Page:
Of whence you are, your name and parentage.

Per. A gentleman of Tyre-(my name, Pericles ; My education being in arts and arms ;)

Who looking for adventures in the world,

Was, by the rough seas reft of ships and men,
And, after shipwreck, driven upon this shore.

Thai. He thanks your grace; names himself Pericles,

A gentleman of Tyre, who only by

Misfortune of the seas has been bereft

Of ships and men, and cast upon this shore.
Sim. Now by the gods, I pity his misfortune,
And will awake him from his melancholy.
Come, gentlemen, we sit too long on trifles,
And waste the time, which looks for other revels.
Even in your armours, as you are address'd,
Will very well become a soldier's dance.
I will not have excuse, with saying, this
Loud music is too harsh for ladies' heads;" 4
Since they love men in arms, as well as beds.

[The Knights dance.

seem to have promised. The worthless monarch, and the idle gnat, have only lived to make an empty biuster; and when both alike are dead, we wonder how it happened that they made so much, or that we permitted them to make it :-a natural reflection on the death of an unserviceable prince, who having dispensed no blessings, can hope for no better character.



[3] A standing-bowl was a bowl resting on a foot. [4] i. e. the loud noise made by the clashing of their armour. MALONE

So, this was well ask'd, 'twas so well perform'd.

Come, sir;

Here is a lady that wants breathing too;

And I have often heard, you knights of Tyre
Are excellent in making ladies trip;

And that their measures are as excellent.

Per. In those that practise them, they are, my lord. Sim. O, that's as much, as you would be denied

[The Knights and Ladies dance.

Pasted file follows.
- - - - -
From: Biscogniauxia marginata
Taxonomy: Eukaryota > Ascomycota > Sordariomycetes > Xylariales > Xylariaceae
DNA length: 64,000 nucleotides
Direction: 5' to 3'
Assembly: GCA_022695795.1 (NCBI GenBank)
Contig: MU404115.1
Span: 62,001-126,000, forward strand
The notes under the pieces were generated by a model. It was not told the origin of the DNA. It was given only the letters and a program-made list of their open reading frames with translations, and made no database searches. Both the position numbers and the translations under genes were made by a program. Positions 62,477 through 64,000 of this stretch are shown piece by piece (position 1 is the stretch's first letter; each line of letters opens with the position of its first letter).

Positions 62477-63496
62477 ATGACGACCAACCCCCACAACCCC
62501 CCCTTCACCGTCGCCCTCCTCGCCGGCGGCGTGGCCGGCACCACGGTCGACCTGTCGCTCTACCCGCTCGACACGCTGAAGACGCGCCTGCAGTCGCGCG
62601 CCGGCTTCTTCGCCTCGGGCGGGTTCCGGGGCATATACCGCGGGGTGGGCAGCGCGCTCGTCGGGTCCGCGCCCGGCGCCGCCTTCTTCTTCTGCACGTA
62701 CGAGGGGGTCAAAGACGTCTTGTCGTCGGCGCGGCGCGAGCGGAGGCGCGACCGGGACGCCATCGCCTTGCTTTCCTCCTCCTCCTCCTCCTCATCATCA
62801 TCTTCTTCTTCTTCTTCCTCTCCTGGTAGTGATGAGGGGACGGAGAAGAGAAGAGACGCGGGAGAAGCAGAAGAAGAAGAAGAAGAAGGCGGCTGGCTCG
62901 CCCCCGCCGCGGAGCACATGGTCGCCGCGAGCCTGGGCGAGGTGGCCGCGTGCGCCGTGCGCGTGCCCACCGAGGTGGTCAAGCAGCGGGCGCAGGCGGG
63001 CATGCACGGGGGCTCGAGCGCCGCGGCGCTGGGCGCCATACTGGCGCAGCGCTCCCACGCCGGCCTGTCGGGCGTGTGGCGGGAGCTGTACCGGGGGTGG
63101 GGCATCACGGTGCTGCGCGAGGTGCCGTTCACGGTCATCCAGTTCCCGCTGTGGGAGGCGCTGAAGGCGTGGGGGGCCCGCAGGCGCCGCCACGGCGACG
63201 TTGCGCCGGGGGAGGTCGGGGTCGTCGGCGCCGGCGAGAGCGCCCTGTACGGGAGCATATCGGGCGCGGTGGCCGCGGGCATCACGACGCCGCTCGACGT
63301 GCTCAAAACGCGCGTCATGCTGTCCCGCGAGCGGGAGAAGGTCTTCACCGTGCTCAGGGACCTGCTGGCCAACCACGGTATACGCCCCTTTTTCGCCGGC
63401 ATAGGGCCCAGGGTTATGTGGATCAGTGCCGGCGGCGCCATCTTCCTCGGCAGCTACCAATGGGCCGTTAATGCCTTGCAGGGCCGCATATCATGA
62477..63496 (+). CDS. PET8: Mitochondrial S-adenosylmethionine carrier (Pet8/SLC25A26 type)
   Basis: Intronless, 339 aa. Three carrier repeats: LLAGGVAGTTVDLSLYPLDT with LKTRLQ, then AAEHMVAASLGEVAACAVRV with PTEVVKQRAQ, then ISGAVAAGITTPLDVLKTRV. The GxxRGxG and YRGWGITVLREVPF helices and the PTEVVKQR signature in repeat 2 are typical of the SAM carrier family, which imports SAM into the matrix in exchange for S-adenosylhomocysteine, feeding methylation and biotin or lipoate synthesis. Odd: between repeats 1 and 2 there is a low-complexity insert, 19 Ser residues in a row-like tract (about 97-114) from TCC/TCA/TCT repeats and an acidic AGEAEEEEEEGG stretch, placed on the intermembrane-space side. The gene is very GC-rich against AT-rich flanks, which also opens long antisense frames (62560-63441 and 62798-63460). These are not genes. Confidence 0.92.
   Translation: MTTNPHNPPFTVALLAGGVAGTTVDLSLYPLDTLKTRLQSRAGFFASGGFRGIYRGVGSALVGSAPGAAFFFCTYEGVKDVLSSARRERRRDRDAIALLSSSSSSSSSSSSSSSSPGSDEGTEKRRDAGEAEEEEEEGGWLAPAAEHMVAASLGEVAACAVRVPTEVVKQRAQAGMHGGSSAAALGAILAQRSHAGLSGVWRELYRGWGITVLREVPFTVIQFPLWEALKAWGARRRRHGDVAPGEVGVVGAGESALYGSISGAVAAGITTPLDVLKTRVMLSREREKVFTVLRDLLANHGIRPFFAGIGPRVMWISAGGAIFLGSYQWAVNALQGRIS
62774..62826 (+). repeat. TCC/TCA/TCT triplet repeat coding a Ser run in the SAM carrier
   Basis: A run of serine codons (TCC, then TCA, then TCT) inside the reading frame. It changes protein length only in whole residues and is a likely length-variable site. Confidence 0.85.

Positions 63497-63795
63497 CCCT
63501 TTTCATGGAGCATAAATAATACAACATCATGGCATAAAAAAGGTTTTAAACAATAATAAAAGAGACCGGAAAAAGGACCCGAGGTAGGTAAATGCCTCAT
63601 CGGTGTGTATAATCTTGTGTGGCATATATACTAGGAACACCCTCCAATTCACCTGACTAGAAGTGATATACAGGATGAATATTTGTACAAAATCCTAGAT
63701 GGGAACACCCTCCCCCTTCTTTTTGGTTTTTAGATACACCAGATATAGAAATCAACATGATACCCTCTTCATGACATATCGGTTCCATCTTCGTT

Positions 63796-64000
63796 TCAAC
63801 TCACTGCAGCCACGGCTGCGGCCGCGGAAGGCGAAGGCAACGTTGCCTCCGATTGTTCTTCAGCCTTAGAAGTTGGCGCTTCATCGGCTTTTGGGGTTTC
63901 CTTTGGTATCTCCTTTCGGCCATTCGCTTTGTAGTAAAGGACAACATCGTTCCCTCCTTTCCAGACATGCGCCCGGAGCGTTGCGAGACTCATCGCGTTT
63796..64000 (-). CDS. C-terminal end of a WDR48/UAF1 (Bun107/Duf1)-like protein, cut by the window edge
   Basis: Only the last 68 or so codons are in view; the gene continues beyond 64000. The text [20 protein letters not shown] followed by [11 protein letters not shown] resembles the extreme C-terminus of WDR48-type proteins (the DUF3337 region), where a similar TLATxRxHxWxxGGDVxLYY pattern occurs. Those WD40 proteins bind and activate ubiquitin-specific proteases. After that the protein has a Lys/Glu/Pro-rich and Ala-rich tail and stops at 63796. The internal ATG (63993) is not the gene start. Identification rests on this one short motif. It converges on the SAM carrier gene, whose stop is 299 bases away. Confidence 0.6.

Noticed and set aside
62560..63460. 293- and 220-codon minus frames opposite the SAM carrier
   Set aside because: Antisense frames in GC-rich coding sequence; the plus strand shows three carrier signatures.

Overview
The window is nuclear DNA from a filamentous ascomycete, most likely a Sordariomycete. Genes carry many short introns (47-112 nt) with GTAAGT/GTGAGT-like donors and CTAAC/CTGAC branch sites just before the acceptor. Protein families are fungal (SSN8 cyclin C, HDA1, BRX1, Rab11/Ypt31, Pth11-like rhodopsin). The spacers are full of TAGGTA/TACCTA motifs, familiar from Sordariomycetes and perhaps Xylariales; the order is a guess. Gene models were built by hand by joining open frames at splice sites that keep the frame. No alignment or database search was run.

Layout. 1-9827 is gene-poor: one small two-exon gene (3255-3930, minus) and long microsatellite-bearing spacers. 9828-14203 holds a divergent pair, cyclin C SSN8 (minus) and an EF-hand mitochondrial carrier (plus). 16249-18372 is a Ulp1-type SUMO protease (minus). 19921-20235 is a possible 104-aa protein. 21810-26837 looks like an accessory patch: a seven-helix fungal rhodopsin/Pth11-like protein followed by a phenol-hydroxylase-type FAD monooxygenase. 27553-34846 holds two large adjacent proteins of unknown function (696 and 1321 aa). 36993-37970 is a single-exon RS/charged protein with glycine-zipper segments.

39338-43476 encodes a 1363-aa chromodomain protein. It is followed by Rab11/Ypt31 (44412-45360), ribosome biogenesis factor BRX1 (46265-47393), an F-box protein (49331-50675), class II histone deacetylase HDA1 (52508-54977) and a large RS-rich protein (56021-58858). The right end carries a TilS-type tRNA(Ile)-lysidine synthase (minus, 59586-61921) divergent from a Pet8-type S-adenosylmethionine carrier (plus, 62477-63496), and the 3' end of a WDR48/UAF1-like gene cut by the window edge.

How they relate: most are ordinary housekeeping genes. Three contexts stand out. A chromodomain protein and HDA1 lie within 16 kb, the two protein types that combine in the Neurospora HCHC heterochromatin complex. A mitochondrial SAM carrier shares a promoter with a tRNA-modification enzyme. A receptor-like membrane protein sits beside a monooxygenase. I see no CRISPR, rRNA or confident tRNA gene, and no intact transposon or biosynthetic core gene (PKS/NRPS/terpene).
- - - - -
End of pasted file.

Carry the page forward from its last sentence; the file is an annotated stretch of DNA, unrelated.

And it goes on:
Of your fair courtesy.-Unclasp, unclasp ;

Thanks, gentlemen, to all; all have done well,

But you the best. [TOPERICLES.] Pages and lights conduct These knights unto their several lodgings :-Yours, sir, We have given order to be next our own.

Per. I am at your grace's pleasure.

Sim. Princes, it is too late to talk of love, For that's the mark I know you level at: Therefore each one betake him to his rest; To-morrow, all for speeding do their best.



Tyre. A Room in the Governor's House. Enter HELICANUS and ESCANES.

Hel. No, no, my Escanes; know this of me,-
Antiochus from incest liv'd not free ;

For which, the most high gods not minding longer
To withhold the vengeance that they had in store,
Due to this heinous capital offence;

Even in the height and pride of all his glory,
When he was seated, and his daughter with him,
In a chariot of inestimable value,

A fire from heaven came, and shrivell'd up
Their bodies, even to loathing; for they so stunk,
That all those eyes ador'd them, ere their fall,
Scorn now their hand should give them burial.
Esca. 'Twas very strange.

Hel. And yet but just; for though

This king were great, his greatness was no guard
To bar heaven's shaft, but sin had his reward.
Esca. 'Tis very true.

Enter Three Lords.

1 Lord. See, not a man in private conference, Or council, has respect with him but he.